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I have a perl scripting issue which drivin me nutts. I wrote a script that uses File::Find module, which is supposed to walk recursively starting from given as an argument directory and perform a funcion on every single *.txt file that has been found. I simplified this problem to show only the main part.

To make it run and reproduce my problem we have to make a directory containing two files: fist.txt and second.txt each having TWO LINES ONLY:

cat fist.txt:

cat second.txt:

use File::Find;

$ARGS_NUM = $#ARGV + 1;
if ($ARGS_NUM != 1) {
   print "Add start directory as an argument!\n";

my $DEST_DIR =$ARGV[0];    
find(\&splitter, $DEST_DIR);

sub splitter {
 if (-f $_ && /\.txt$/) {
    $DOC_FILE_NAME = $_;
    print "processing: $DOC_FILE_NAME\n";
    open $DOC_FILE, "<"."$DOC_FILE_NAME" or die "Could not open $DOC_FiLE\n";

    print "Entering first WHILE, DOC_FILE = $DOC_FILE\n";
    $AAA_FOUND = 0;
    $BBB_FOUND = 0;
    while(<$DOC_FILE>) {
      print "first_while\n";
      if (m/^AAA$/i) {
        print "FOUND: AAA in $DOC_FILE\n";
        $AAA_FOUND = 1;

      if (m/^BBB$/i) {
        print "FOUND: BBB in $DOC_FILE\n";
        $BBB_FOUND = 1;
    #################### SECOND WHILE WCHICH FAILS.... #################
    seek $DOC_FILE,0,0;
    $QQQ_FOUND = 0;
    print "Entering second WHILE, DOC_FILE = $DOC_FILE\n";
    while(<$DOC_FILE>) {
      print "second_while\n";
      s/\n//g; s/$/\n/; s/^\s*//;
      if ($QQQ_FOUND == 1) {
        $question_text = $_;
        print "question_text = $question_text\n";

      if (m/^QQQ.*$/i) {
    $/ = undef;
    print "AAA = $AAA_FOUND\n";
    print "BBB = $BBB_FOUND\n";
    print "QQQ = $QQQ_FOUND\n";
    close $DOC_FILE;

Here is the OUTPUT:

processing: first.txt
Entering first WHILE, DOC_FILE = GLOB(0x13087e0)
FOUND: AAA in GLOB(0x13087e0)
FOUND: BBB in GLOB(0x13087e0)
Entering second WHILE, DOC_FILE = GLOB(0x13087e0)
AAA = 1
BBB = 1
QQQ = 0
processing: second.txt
Entering first WHILE, DOC_FILE = GLOB(0x13087e0)
Entering second WHILE, DOC_FILE = GLOB(0x13087e0)
AAA = 0
BBB = 0
QQQ = 0

EDIT: As You can see second loop misses searching for values AAA and BBB.

share|improve this question
Works fine when I run it. Are you certain second.txt doesn't contain some sort of whitespace before or after the BBB? And learn how to use strict and use warnings. – cjm Nov 29 '12 at 16:27
You probably have something after that BBB in the second file that is neither the end of the line nor the end of the file... e.g. a space. – Moritz Bunkus Nov 29 '12 at 16:30
thanx mates, You were right, i edited my question to go on to the real problem i am facing with in this issue.. ;) – user1479289 Nov 29 '12 at 17:19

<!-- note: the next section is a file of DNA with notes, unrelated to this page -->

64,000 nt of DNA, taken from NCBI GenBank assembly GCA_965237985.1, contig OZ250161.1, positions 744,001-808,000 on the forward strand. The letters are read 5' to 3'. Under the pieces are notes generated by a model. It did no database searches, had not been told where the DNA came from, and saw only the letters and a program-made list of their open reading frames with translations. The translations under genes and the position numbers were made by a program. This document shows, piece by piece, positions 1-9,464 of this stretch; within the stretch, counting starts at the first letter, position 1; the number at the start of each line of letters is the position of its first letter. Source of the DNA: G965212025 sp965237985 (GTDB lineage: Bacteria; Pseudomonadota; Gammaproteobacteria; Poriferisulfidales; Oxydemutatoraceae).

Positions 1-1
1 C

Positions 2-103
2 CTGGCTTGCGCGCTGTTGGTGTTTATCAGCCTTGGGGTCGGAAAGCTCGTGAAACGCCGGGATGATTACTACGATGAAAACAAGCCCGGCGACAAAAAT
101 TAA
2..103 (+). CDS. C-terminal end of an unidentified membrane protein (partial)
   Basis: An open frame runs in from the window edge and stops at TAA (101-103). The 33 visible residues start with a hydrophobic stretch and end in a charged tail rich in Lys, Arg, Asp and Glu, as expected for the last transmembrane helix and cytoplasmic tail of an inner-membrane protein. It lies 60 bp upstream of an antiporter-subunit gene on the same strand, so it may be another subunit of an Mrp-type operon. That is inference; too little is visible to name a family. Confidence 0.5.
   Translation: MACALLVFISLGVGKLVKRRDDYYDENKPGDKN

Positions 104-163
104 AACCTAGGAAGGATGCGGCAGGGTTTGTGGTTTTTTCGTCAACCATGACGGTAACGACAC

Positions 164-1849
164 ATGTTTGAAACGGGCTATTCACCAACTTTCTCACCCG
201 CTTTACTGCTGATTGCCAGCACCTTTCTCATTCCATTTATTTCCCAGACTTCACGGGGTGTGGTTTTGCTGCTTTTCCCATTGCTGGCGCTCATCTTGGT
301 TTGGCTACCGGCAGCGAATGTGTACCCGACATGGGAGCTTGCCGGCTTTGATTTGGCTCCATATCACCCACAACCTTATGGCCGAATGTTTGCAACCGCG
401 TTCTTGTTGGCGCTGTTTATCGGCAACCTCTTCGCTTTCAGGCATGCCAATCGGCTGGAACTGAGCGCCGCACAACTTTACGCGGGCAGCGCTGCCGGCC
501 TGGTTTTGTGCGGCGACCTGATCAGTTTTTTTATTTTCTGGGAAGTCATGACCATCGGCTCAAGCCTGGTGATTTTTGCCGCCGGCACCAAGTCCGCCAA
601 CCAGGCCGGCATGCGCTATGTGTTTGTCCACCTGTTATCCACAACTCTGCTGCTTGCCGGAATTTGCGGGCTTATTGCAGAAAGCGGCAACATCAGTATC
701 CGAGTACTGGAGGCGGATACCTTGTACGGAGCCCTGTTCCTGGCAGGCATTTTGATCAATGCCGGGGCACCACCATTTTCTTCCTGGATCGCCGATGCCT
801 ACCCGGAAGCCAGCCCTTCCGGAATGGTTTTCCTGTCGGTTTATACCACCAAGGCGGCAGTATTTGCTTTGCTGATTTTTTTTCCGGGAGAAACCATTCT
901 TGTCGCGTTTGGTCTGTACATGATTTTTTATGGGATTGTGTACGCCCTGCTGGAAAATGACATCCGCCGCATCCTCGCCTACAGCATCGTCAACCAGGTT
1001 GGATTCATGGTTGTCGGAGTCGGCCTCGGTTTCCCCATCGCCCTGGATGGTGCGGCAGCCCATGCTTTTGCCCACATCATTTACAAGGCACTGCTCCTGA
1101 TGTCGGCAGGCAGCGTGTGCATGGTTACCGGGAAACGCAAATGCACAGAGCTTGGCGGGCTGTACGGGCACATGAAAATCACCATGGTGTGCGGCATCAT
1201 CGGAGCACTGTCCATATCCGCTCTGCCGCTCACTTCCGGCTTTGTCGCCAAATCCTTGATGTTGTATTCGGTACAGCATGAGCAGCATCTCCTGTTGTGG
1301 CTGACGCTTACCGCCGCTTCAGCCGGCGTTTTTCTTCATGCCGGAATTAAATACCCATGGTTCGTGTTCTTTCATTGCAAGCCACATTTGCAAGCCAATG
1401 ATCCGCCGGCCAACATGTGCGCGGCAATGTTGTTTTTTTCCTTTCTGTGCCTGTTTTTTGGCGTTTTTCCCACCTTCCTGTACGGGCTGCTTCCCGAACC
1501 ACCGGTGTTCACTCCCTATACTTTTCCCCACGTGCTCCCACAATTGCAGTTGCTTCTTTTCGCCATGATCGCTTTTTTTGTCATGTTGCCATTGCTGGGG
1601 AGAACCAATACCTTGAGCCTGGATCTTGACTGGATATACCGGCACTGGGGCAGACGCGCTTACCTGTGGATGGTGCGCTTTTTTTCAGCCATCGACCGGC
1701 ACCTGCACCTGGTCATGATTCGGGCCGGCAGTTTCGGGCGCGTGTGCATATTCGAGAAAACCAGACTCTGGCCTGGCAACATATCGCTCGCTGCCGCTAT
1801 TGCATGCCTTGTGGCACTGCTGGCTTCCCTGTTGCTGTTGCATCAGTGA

Add use strict; use warnings; to your script. – TLP Nov 29 '12 at 17:29
up vote 0 down vote accepted

A lot of people find File::Find annoying. It simply doesn't work as it should. It breaks good programming practices.

I find the best way to use it is to set a list variable outside of your wanted subroutine, and then use that to save the files that match your criteria. Then, you can return to your regular program for the actual work:

my @file_list;
find ( &wanted, $DEST_DIR);

sub wanted {
    next unless -f and  /\.txt$/;
    push @file_list, $File::Find::name;

# Now use @file_list to do what you need:
for my $file (@file_list) {
   yadda, yadda, yadda

Since the wanted function is so much shorter, you can combine the wanted function inside the find function:

find (
    sub {
          next unless -f and /\.txt$/;
          push @file_list, $File::Find::name;
share|improve this answer
What good programming practice does it break? And, building up a list of potentially millions of files certainly isn't a good practice. – brian d foy Nov 9 '14 at 17:37
@briandfoy If you don't want to build a list of all files found, you're forced to put your entire program under your wanted subroutine. Your other choice is to put a list of your files found in an array variable, but that variable has to be global. That is, you use it in your wanted subroutine, but you have to declare your list variable outside of it. Yes, if you're looking through millions of files, building a list is not a great way, but most of the time, it's not bad. I like File::Find::Object a lot better, but it's not a standard package. – David W. Nov 13 '14 at 15:03
Oh c'mon, that's not true at all. I don't put my entire program inside the wanted function, and you know you're exaggerating there. At some point you have to deal with the individual file when you process it. – brian d foy Nov 13 '14 at 17:08
At some point you have to deal with the individual files when you process it: If I don't use an array to store files I want to handle, the only way to deal with the individual files is to put the needed logic inside wanted. wanted becomes my main program loop. My program could call a subroutine defined outside of wanted, but I could just as easily define that subroutine inside of wanted too. That's the only place where those subroutines are called. There maybe some initializations outside of wanted and maybe some post processing, but otherwise, my program is wanted. – David W. Nov 13 '14 at 17:38
Maybe you're just doing it wrong. – brian d foy Nov 13 '14 at 17:51

Sure it does because you set $/ to undef which enables slurp mode (meaning "read the whole file in a single call to <>). The default for $/ is not undef but "\n".

You should simply use local $/; instead of trying to reset it manually anyway.

share|improve this answer

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